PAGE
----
It came during Barcelona’s thrilling 3-0 first leg semi-final victory over (Pep’s) Bayern Munich in 2015. Messi had finally broken the deadlock after 77 minutes, and – three minutes later – decided to end Jerome Boateng’s career en route to one of the most beautiful goals I’ve watched live.
Gary Neville let out a simple “Oh”, as if – even after his decades of experience in top-flight football – he still couldn’t believe what he had seen. Tyler: “Here he is again… It’s astonishing! Absolutely world class!” And then… nothing. For 14 seconds. He lets the roar of the joyous Nou Camp fill your speakers, lets the pictures of jubilant Barcelona fans tell the story for him. He starts again – “He’s taken them apart” – then, strangely, stops. There’s another eight second gap. You can imagine him looking around the stadium in those moments, or – like the rest of us – watching the ecstasy on the fans’ faces on the TV screen. Then, he says it: “Only football can make you feel like this.”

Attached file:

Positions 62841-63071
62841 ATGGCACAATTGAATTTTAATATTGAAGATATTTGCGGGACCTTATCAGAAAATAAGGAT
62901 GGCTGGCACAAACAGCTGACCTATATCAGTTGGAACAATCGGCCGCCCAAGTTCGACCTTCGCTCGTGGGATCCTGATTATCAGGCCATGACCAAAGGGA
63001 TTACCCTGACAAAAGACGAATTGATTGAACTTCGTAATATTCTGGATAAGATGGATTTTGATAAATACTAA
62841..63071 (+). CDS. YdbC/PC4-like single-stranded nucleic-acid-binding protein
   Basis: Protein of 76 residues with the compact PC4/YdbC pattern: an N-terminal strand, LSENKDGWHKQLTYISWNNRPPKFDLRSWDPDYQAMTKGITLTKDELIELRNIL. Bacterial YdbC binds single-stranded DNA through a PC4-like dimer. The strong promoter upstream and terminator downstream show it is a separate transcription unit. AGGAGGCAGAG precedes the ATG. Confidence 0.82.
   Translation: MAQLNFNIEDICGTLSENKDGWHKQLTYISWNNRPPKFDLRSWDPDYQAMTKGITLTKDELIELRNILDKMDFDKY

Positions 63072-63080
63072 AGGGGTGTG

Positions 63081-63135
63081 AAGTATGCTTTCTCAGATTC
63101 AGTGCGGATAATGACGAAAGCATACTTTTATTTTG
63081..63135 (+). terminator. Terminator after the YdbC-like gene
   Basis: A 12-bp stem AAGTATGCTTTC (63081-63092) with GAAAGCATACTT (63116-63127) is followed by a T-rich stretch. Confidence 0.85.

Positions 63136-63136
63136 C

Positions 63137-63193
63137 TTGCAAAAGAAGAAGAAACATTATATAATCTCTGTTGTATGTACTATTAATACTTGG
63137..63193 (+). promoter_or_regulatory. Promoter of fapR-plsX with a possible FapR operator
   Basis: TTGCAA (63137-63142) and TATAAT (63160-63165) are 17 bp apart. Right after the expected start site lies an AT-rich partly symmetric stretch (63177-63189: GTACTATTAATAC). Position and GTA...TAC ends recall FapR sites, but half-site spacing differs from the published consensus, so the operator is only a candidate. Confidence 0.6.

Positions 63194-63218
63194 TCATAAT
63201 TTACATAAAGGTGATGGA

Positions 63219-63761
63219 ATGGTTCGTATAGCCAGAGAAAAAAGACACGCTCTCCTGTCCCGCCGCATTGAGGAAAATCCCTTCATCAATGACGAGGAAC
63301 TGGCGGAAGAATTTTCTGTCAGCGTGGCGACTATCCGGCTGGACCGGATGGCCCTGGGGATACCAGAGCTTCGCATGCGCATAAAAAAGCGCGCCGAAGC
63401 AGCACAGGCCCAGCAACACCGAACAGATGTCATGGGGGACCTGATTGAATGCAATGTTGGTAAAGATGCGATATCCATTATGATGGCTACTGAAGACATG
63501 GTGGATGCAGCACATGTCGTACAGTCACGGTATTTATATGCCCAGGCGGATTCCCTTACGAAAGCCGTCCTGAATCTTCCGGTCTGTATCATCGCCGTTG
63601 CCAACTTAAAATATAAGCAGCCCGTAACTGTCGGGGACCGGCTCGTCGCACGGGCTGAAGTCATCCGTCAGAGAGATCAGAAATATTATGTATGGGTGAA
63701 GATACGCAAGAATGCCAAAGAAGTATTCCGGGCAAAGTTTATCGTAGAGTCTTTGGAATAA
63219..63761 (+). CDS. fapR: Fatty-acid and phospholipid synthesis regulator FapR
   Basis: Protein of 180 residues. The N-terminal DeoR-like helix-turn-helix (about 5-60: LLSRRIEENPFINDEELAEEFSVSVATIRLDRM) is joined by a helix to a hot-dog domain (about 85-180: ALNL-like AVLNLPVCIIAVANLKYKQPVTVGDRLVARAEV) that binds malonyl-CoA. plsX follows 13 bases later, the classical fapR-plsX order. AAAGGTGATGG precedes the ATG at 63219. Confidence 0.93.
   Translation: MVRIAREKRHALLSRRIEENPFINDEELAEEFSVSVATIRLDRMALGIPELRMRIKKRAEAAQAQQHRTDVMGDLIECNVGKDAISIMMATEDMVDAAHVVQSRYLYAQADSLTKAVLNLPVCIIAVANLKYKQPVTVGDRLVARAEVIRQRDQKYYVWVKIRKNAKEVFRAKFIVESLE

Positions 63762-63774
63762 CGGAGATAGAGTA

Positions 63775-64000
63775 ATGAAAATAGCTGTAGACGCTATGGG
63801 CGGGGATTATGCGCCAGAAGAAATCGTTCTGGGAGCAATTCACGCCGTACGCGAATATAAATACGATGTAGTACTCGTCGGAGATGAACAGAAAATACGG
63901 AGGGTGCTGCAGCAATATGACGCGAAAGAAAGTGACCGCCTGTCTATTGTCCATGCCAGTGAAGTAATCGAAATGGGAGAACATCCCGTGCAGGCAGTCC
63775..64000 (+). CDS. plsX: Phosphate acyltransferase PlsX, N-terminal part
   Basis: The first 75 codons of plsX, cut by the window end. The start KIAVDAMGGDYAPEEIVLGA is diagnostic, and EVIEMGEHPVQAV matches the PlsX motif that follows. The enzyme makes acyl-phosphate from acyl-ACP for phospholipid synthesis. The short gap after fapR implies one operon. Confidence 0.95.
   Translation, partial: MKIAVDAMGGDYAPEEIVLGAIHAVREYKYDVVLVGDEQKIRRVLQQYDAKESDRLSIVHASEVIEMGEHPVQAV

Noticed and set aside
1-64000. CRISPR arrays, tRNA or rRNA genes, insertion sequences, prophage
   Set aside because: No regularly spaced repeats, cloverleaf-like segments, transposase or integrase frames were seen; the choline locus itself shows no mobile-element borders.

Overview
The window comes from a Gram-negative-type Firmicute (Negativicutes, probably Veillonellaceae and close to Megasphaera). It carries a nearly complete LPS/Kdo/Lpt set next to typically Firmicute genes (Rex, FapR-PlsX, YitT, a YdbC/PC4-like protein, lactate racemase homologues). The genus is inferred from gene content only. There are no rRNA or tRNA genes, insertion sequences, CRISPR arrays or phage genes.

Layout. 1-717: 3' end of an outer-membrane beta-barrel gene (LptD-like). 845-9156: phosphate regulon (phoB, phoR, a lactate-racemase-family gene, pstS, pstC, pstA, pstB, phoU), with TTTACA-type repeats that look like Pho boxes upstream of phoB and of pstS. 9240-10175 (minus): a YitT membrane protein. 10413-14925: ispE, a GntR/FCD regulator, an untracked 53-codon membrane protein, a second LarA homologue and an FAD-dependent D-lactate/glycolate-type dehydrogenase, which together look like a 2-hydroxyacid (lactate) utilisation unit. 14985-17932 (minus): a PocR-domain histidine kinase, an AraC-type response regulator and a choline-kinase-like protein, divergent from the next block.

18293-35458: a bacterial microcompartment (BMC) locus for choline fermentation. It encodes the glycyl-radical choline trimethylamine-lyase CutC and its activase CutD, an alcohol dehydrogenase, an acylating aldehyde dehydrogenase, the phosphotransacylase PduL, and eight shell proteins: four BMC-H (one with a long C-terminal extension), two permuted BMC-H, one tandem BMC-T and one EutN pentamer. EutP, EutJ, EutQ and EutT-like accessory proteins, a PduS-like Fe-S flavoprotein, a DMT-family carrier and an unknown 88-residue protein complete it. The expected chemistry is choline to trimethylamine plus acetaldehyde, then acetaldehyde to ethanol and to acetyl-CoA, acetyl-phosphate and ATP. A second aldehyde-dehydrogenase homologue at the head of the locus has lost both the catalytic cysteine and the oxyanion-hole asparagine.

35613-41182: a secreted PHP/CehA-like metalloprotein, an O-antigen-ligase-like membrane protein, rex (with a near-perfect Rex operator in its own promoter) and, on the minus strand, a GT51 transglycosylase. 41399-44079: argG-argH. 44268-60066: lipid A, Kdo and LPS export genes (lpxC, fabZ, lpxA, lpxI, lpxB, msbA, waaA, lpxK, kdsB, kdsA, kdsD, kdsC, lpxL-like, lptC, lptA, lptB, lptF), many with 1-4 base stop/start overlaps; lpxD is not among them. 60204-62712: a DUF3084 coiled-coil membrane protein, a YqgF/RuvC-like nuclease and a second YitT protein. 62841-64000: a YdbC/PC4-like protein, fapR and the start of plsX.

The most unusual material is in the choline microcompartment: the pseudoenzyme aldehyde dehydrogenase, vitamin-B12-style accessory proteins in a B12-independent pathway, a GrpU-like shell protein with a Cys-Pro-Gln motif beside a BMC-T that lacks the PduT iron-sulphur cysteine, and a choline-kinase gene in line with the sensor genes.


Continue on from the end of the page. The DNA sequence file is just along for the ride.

It was a thrilling game, phenomenally open-ended even as it had stayed goalless for 77 minutes. The stakes – this being a Champions League semi-final – could barely be higher, and when Messi scored that gorgeous second goal so soon after getting his first… I couldn’t describe my feelings at that moment – disbelief, excitement, joy (I’m not a Barcelona fan, but come on) – but when Tyler said that line, I thought, “Yes.” Tyler – after all those years – felt exactly as I did, and he knew that millions more around the world would be feeling the same way. And he summed the whole thing up perfectly in one line: “Only football can make you feel like this”. He didn’t have to say what “this” was, because we all knew it.